Speech by President Halimah Yacob at the CFF and AMP Parenting Seminar

Mr Abdul Hamid Abdullah, Chairman of the Association of Muslim Professionals


Mr Richard Hoon, Chairman of Centre for Fathering


Distinguished guests and parents

Good morning. I am heartened to see so many of you taking time off your busy schedule to attend today’s Parenting Seminar. Your presence here is encouraging, as it shows that all of you want to strive to become better parents for your children and build a lasting and strong family.


 This is the third year that the Association of Muslim Professionals (AMP) and Centre for Fathering (CFF) have co-organised this Parenting Seminar. Its popularity shows that more parents want to learn how to be better at parenting. Parenting is a learning journey, where we must develop new parenting styles and equip ourselves with the relevant skills to nurture our children at different stages of their lives.


It is a joy to have children. They add much love and laughter to the house, especially when it is a big family! But having children can also have its challenges. Over time, the AMP and CFF have seen more families needing help in the areas of marriage, parenting and other social issues. According to statistics from AMP, there was a twofold increase in the number of people who requested for help in 2017 compared to 2016. Unfortunately, many of these families seek help only when things are already at a critical stage.  Very often, counsellors and case workers notice that the root cause is due to an unintended neglect by the married couple in strengthening and building their marriage. In most cases, these families are made up of dual-income earners, who find it challenging to spend quality time together.


It is therefore important to make an effort to nurture our marriage. Strong marriages are the foundation of strong families. Parenting is teamwork. When we choose a life partner and marry him or her, we are actually choosing a lifelong teammate who will partner us in our parenting journey. To parent together successfully, it is important to support each other, respect and complement each other’s parenting style, as both parents are ultimately driven by the same goal to nurture the child well. Being a parent myself with five children, I understand very well that the parenting style differs from each child. Hence, we have to constantly adapt and modify our parenting styles.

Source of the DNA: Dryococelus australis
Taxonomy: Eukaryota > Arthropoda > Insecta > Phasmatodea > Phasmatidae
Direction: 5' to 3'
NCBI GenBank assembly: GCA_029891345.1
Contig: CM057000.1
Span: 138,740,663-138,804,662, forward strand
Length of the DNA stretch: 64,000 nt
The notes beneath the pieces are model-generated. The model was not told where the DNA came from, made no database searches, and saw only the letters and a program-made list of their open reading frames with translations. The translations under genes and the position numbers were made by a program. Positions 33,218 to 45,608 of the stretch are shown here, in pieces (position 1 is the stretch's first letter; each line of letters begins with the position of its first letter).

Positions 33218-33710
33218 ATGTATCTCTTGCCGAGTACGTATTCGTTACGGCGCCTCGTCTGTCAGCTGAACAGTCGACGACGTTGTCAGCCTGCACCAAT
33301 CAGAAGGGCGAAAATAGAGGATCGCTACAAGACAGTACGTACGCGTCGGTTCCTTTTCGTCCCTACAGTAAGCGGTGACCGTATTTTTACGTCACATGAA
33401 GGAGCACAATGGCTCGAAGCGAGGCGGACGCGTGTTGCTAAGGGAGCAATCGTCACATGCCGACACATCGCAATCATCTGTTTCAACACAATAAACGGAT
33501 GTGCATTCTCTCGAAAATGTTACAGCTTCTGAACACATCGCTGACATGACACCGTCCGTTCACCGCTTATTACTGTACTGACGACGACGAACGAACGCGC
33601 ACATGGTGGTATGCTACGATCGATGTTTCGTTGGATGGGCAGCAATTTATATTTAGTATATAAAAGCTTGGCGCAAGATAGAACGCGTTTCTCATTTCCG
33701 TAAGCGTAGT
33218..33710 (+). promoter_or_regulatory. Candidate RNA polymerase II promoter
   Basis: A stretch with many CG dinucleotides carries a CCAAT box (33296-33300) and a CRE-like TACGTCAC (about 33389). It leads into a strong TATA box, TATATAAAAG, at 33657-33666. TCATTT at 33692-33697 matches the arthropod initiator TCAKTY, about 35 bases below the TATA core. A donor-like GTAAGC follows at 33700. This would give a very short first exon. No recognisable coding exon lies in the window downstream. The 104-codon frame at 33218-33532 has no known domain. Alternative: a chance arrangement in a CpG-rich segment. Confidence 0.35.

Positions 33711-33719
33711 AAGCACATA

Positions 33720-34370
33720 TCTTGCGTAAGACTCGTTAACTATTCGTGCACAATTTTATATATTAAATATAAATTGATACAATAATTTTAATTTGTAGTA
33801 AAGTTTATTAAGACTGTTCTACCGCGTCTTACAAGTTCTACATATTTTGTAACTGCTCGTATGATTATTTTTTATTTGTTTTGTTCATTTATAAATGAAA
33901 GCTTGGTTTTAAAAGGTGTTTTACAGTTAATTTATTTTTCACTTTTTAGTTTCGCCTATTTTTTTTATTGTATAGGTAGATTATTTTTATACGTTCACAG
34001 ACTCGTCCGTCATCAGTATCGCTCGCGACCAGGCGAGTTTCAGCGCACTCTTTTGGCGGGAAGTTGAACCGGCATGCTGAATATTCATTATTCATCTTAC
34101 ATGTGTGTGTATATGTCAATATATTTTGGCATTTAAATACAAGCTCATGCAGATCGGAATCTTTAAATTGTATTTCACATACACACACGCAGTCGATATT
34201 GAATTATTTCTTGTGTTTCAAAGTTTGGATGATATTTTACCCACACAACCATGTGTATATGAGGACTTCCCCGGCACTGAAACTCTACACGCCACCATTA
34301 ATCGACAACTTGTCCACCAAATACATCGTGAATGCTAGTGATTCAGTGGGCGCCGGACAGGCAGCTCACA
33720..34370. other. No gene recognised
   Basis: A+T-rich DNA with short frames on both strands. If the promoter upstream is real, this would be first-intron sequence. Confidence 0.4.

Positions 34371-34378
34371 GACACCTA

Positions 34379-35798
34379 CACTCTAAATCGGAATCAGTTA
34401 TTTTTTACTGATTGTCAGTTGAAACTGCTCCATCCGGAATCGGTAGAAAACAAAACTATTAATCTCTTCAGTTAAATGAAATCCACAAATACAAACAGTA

Of course, I understand that this is easier said than done. Parents today face challenges that are vastly different from a generation ago. Many children and teenagers now carry smartphones. It is almost impossible to track what they do online and whom they interact with on social media.


I am therefore glad that the Ministry of Social and Family Development (MSF) has introduced the Positive Parenting Programme, otherwise known as “Triple P” to support parents. This programme aims to equip parents with practical and easy tools to promote their children’s psychological, social and emotional competence.  In so doing, it strives to reduce children’s challenging behaviours and consequently parenting stress.  I hope more of us will tap on such available programmes. To address the challenges of parenting, it is crucial to nurture the parent-child relationship early as this builds trust and understanding between parents and their children.